liberation

noun
lib·​er·​a·​tion | \ ˌli-bə-ˈrā-shən How to pronounce liberation (audio) \

Definition of liberation

1 : the act of liberating : the state of being liberated
2 : a movement seeking equal rights and status for a group women's liberation

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Other Words from liberation

liberationist \ ˌli-​bə-​ˈrā-​sh(ə-​)nist How to pronounce liberationist (audio) \ noun

Synonyms & Antonyms for liberation

Synonyms

emancipation, enfranchisement, freeing, manumission

Antonyms

enslavement

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Examples of liberation in a Sentence

The liberation of the city took weeks. the liberation of the slaves was one of the key results of the Civil War

Recent Examples on the Web

On D-Day in 1944, when the U.S. and its allies landed on the beaches of Normandy to begin the liberation of Europe, Orlando was paying close attention. Roger Simmons, orlandosentinel.com, "D-Day 1944: Read our Orlando Sentinel pages from 75 years ago," 6 June 2019 And yet there’s something admirably ornery about Weinzweig’s refusal to deliver a straightforward novel of empowerment, a narrative of liberation, a role model — as if insisting on a flawed heroine is itself an act of resistance. New York Times, "Her Lover May Not Exist, but Her Doubts About the Patriarchy Are Real," 6 July 2018 Without action that supports women's liberation, the promises act as just a mirage for the Saudi people. Hannah Wiley, USA TODAY, "Saudi Arabia's 'right to drive' not enough, human rights experts say," 13 June 2018 Within its halls, a mass was held in 1944 to celebrate the liberation of Paris from Nazi Germany. Darren Orf, Popular Mechanics, "As Notre Dame Smolders, France Promises to Rebuild," 15 Apr. 2019 Zaps quickly transformed from a startling affront on civility to a necessary part of the liberation movement. Sascha Cohen, Smithsonian, "How Gay Activists Challenged the Politics of Civility," 10 July 2018 And the narrative of robot awakening—in which a class of beings treated as lesser seeks new rights—offers an obvious, if crude, allegory for the women’s liberation movement. Spencer Kornhaber, The Atlantic, "The Soul of Solo Is a Droid," 27 May 2018 It was written in 1923 by fierce suffragist Alice Paul, and was passed by Congress at the height of the women’s liberation movement in 1972. Kate Kelly, Teen Vogue, "Why the United States Constitution Needs An Equal Rights Amendment," 29 Oct. 2018 Since the women’s liberation movement took off in the late ’60s, leading to more opportunities for women pursue a wider range of job and education opportunities, the image of the family breadwinner changed. Olivia B. Waxman, Time, "What It Means to Be a 'Good' Father in America Has Changed. Here's How," 15 June 2018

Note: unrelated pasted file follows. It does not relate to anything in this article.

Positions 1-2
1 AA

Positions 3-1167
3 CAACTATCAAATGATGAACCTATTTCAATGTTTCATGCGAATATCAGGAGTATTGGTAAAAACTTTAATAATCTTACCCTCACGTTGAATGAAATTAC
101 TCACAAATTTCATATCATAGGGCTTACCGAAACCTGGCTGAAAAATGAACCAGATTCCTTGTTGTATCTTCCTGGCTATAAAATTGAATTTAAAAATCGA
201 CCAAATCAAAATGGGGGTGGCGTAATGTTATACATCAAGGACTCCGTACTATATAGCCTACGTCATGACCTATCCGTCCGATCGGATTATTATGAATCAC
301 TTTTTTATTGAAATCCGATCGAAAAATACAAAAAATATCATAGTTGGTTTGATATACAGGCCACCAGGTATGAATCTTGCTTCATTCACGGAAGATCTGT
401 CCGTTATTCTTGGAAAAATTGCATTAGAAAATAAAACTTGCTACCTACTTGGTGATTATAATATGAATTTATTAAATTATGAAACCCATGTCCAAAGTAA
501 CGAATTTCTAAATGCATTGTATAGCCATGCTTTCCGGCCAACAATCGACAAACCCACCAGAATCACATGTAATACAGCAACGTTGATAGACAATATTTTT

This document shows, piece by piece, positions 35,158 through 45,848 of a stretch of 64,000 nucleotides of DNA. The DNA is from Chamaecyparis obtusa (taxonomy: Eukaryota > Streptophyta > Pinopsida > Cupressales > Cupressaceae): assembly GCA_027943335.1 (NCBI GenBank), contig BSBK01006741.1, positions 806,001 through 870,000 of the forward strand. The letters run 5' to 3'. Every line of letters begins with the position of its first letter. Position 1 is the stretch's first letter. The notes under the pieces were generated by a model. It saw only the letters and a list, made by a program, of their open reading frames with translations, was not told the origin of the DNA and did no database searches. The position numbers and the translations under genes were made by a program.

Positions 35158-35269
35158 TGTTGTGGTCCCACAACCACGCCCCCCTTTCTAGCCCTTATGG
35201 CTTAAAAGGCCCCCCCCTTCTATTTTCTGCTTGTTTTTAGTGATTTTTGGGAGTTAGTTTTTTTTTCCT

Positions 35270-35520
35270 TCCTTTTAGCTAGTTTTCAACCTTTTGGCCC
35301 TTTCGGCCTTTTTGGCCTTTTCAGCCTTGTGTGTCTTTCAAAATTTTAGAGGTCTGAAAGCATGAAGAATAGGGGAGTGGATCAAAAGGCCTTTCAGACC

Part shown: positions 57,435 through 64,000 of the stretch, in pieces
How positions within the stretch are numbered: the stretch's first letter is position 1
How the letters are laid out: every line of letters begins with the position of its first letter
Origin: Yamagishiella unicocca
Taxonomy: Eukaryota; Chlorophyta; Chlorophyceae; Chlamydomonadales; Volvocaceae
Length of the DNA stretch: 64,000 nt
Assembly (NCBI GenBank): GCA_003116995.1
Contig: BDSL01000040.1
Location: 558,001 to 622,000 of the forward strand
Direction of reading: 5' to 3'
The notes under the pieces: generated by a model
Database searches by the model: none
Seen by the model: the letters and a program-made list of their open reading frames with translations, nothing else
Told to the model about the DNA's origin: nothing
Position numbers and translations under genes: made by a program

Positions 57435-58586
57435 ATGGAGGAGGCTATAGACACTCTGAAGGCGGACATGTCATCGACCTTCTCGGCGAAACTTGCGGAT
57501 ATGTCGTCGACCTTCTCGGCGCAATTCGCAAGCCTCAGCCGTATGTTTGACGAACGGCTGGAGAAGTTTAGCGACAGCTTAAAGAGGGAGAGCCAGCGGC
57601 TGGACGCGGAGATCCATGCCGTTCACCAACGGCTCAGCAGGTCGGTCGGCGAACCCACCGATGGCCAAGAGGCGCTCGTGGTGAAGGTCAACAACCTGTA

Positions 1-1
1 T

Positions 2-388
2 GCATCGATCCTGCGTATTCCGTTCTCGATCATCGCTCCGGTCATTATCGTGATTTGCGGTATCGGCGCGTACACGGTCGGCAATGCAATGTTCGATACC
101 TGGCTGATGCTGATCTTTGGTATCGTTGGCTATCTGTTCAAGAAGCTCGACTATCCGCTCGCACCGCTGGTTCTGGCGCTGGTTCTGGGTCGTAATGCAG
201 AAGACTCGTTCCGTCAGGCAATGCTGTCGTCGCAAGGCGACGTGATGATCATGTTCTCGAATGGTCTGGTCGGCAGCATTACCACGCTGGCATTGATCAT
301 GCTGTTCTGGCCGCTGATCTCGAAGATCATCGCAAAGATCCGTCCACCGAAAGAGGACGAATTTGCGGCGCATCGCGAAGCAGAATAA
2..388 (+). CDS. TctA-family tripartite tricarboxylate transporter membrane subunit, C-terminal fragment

These example sentences are selected automatically from various online news sources to reflect current usage of the word 'liberation.' Views expressed in the examples do not represent the opinion of Merriam-Webster or its editors. Send us feedback.

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First Known Use of liberation

15th century, in the meaning defined at sense 1

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Statistics for liberation

Last Updated

11 Jun 2019

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The first known use of liberation was in the 15th century

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More Definitions for liberation

liberation

noun

English Language Learners Definition of liberation

: the act or process of freeing someone or something from another's control : the act of liberating someone or something
: the removal of traditional social or sexual rules, attitudes, etc.

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